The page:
Guyzance (or Brainshaugh) Chapel near Acklington
List Entry Summary
This monument is scheduled under the Ancient Monuments and Archaeological Areas Act 1979 as amended as it appears to the Secretary of State to be of national importance. This entry is a copy, the original is held by the Department for Digital, Culture, Media and Sport.
Name: Guyzance (or Brainshaugh) Chapel near Acklington
List entry Number: 1006579
The monument may lie within the boundary of more than one authority.
District Type: Unitary Authority
National Park: Not applicable to this List entry.
Grade: Not applicable to this List entry.
Date first scheduled: 28-Nov-1932
Date of most recent amendment: Not applicable to this List entry.
Legacy System Information
The contents of this record have been generated from a legacy data system.
Legacy System: RSM - OCN
UID: ND 82
This list entry does not comprise part of an Asset Grouping. Asset Groupings are not part of the official record but are added later for information.
List entry Description
Summary of Monument
Guyzance Chapel, 220 NNW from Bank Top Cottages.
Reasons for Designation
A medieval chapel is a building, usually rectangular, containing a range of furnishings and fittings appropriate for Christian worship in the pre- Reformation period. Chapels were designed for congregational worship and were generally divided into two main parts: the nave, which provided accommodation for the laity, and the chancel, which was the main domain of the priest and contained the principal altar. Some chapels were built as private places of worship by manorial lords and lie near or within manor houses, castles or other high-status residences. Chantry chapels were built and maintained by endowment and were established for the singing of masses for the soul of the founder. Some chapels possessed burial grounds. Unlike parish churches, chapels were often abandoned as their communities and supporting finances declined or disappeared. Many chantry chapels disappeared after the dissolution of their supporting communities in the 1540s. The sites of abandoned chapels, where positively identified, are particularly worthy of statutory protection as they were often left largely undisturbed and thus retain important information about the nature and date of their use up to their abandonment.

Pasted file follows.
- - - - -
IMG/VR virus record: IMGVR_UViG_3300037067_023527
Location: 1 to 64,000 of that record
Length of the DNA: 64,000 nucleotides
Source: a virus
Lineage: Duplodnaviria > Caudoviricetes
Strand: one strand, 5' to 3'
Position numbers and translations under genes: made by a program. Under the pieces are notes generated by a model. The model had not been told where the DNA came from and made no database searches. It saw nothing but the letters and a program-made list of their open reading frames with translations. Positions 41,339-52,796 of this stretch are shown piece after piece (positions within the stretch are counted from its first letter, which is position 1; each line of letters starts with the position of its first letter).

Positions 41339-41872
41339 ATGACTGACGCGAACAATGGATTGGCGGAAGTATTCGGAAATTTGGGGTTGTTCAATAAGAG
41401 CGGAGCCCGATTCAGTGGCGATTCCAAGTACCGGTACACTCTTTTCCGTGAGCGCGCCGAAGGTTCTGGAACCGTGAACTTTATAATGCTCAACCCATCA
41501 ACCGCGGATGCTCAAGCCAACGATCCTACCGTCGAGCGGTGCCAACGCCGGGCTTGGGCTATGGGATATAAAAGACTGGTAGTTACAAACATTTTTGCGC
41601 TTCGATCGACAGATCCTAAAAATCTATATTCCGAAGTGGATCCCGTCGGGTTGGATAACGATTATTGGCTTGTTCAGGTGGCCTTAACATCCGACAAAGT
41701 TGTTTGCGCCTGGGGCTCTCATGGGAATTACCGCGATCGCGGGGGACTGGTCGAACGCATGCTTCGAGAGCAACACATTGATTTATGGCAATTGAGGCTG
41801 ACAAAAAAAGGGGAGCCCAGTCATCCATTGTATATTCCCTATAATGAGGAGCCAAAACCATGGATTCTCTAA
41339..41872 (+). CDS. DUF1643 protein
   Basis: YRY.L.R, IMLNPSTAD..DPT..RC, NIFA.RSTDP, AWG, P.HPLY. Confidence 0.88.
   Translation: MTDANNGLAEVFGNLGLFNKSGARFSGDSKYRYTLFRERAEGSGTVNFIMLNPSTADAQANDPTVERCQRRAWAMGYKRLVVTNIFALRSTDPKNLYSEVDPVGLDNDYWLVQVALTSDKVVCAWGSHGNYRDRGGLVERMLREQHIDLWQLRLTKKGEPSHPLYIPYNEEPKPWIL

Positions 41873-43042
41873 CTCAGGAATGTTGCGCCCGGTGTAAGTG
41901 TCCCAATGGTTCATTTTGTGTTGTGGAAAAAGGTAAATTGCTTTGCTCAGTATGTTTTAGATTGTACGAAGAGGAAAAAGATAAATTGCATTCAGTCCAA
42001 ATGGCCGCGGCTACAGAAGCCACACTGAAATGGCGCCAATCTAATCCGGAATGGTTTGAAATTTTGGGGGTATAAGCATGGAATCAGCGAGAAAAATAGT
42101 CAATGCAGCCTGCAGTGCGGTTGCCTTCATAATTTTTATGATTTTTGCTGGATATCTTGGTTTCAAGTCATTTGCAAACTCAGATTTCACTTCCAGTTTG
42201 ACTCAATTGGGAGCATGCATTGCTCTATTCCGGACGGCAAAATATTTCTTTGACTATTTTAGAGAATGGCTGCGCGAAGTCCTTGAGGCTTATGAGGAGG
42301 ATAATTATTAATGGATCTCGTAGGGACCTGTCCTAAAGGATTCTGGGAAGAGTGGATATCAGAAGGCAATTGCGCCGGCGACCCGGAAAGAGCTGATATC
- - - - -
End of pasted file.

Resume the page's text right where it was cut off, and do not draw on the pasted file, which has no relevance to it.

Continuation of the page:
The shell of Guyzance Chapel NNW from Bank Top Cottages is preserved with substantial portions of masonry upstanding. The chapel was part of a medieval priory. Priories made an important contribution to medieval life and are important to our understanding of the close inter-relationship between social and religious aspects of life in the high Middle Ages. The structure of the monument and the ground beneath it will contain archaeological deposits relating to its use, construction and abandonment.
This record was the subject of a minor enhancement on 12 May 2016. This record has been generated from an "old county number" (OCN) scheduling record. These are monuments that were not reviewed under the Monuments Protection Programme and are some of our oldest designation records.
This monument includes the remains of a chapel of medieval date, situated on level ground on a bend in the River Coquet. The chapel is rectangular in plan and measures 18.6m by 4.8m internally. The chapel was once divided into equal halves representing the nave and the chancel. The walls of the chapel are constructed from rough dressed stone with a rubble core and are roughly 0.8m thick. The north wall is the most well-preserved standing to a maximum height of approximately 4m. The building contains two distinct phases of construction with the nave being late 11th– 12th century and the chancel 13th-14th century. The north wall contains a 12th century doorway, now bricked up and the west wall has 13th century windows. There are the remains of a similar window in the south wall where the remains of a 14th century window and piscina also lie.
Guyzance chapel was originally part of Guyzance, or Brainshaugh, Priory of St Wilfrid, which was founded between 1147-1152 by Richard Tison for Premonstratensian Canonesses. It is thought to have been abandoned at the time of the Black Death and later became a cell for the Premonstratensian Abbey at Alnwick. It was dissolved in 1539.
Parts of the chapel walls were incorporated into a post-medieval enclosure wall, which was built to enclose the grave yard and to protect the site from stone robbing. The floor of the chapel contains post-medieval flagstones and there is a 19th century grave slab at the western end. Guyzance Chapel is a listed building Grade II*.
PastScape Monument No:- 8078
National Grid Reference: NU 20831 03132
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This copy shows the entry on 23-Sep-2018 at 08:43:02.
End of official listing